Chief Executive Tim Bonner writes: In the midst of one of the wettest and least pleasant winters in recent memory even those of us who are not having to cope with farms, or even homes, under flood water may find it difficult to adopt an optimistic frame of mind.
Water levels apart there are a huge range of challenges facing rural Britain. Significant social change in communities where employment in traditional rural industries has waned and commuting, home working and retirement has replaced it and is spreading ever further into the countryside. House prices have already risen astronomically in many rural areas and are rising fast in others. Building affordable housing in rural areas remains extremely difficult as the needs of some to live and work in the countryside meet the desire of others to preserve it exactly in its current state. Service provision, from transport to health care remains, remains far too inconsistent and it is simply not acceptable to argue that online resources can replace physical services when a significant part of rural Britain has unacceptably bad access to the internet.
Environmentally many of our rivers are facing an unseen crisis of pollution which is having a direct and devastating effect on biodiversity; large areas of agricultural land, especially in the South East of England, are disappearing as house building to meet the needs of a growing affluent population becomes a Government priority; infrastructure development like the flawed HS2 route is biting further into our countryside and livestock farming, especially in the uplands, is increasingly economically unsustainable on many family farms.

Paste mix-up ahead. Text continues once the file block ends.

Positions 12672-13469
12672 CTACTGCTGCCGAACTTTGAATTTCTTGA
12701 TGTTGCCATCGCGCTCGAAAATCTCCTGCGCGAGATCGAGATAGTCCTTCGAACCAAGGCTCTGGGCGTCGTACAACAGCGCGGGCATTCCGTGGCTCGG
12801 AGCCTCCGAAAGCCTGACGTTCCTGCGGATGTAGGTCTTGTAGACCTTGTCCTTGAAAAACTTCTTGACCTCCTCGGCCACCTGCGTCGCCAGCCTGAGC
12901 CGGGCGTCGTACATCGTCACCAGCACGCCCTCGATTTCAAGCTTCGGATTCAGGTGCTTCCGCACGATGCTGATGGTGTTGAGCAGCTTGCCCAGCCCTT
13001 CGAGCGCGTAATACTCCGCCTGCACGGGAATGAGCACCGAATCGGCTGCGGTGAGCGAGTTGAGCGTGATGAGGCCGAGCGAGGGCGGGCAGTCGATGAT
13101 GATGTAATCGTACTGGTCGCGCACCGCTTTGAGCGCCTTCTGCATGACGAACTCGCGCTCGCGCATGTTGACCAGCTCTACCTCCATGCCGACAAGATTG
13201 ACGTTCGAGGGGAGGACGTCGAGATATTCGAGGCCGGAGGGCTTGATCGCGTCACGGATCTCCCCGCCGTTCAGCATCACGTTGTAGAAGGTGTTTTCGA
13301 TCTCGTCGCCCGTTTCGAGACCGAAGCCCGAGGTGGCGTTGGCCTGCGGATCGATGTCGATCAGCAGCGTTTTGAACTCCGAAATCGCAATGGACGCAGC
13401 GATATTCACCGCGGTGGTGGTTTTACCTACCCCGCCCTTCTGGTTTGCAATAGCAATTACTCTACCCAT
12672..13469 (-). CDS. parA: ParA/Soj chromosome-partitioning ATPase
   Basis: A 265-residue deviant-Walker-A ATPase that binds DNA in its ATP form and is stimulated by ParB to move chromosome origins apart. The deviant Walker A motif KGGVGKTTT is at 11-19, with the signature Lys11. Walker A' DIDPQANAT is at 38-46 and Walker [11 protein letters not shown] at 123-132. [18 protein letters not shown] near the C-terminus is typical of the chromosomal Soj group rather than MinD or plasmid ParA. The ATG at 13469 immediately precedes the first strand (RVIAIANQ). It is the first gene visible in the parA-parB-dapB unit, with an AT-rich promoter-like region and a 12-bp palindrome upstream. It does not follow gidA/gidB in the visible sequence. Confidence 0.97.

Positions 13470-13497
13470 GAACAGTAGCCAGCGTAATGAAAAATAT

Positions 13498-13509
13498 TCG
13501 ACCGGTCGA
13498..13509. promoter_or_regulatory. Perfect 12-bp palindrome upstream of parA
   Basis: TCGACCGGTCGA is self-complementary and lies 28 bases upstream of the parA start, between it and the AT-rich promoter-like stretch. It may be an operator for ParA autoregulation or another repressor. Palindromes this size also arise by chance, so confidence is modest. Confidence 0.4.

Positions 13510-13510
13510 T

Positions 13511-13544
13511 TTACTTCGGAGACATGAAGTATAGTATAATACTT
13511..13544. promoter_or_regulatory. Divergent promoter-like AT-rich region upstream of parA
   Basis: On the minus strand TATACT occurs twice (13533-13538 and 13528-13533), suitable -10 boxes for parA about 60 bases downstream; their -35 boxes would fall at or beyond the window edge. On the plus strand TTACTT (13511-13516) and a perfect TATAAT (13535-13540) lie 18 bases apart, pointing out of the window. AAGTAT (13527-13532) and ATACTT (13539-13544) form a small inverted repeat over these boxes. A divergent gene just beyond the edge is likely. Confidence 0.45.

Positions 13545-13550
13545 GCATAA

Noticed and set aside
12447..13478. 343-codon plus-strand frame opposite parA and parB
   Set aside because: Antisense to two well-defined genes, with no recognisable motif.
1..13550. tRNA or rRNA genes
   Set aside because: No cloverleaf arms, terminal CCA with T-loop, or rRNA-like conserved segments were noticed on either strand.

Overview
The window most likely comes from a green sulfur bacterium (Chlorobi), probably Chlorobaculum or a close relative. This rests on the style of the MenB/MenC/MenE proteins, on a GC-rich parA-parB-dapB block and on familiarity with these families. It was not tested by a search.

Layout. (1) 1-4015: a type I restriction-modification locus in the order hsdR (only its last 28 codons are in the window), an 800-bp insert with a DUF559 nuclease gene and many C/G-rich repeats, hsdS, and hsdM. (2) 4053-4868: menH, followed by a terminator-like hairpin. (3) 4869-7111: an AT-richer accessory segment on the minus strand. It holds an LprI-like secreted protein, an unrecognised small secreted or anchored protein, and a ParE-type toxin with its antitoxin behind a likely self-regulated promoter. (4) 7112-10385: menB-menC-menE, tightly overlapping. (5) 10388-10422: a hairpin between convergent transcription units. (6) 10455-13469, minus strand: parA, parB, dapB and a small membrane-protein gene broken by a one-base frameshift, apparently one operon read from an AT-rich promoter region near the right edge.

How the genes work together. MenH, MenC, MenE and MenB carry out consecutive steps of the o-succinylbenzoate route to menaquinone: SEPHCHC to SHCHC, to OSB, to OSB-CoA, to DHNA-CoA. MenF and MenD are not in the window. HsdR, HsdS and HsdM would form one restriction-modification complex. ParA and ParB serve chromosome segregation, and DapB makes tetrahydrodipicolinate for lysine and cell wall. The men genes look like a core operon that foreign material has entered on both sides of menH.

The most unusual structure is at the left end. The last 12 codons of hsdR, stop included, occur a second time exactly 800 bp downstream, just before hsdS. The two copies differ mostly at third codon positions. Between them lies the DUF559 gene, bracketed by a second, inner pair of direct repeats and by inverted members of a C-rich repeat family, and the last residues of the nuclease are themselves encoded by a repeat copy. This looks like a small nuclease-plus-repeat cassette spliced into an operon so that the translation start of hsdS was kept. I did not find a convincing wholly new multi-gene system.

It is human nature to be concerned about immediate change, and what might happen in the future, and the Alliance will always give rural communities a voice to argue for their way of life. We can and should also, however, be positive about many other aspects of rural life.
Despite all the pressures on it the British countryside remains a jewel which more and more people see as iconic of our country as is witnessed by viewing figures for the BBC’s Countryfile programme which has become one of the most popular programmes on television. Conserving the countryside is also an increasing priority for many people as is sourcing quality local food, including game sales which have been growing for a decade or more. Famers and other rural entrepreneurs have diversified into a dazzling range of businesses bringing new jobs and new prosperity to many rural areas. Fishing remains one of the largest participatory sports in the country; shooting continues to grow massively in popularity and, of course, hunting has survived everything that has been thrown at it. That last point is crucial, not just because the Hunting Act has failed, but because the battle over hunting has stopped the animal rights movement, which threatens so much of our way of life, in its tracks. The British countryside has always evolved, but the people within it have always adapted. We are here to ensure that your interests are never forgotten.
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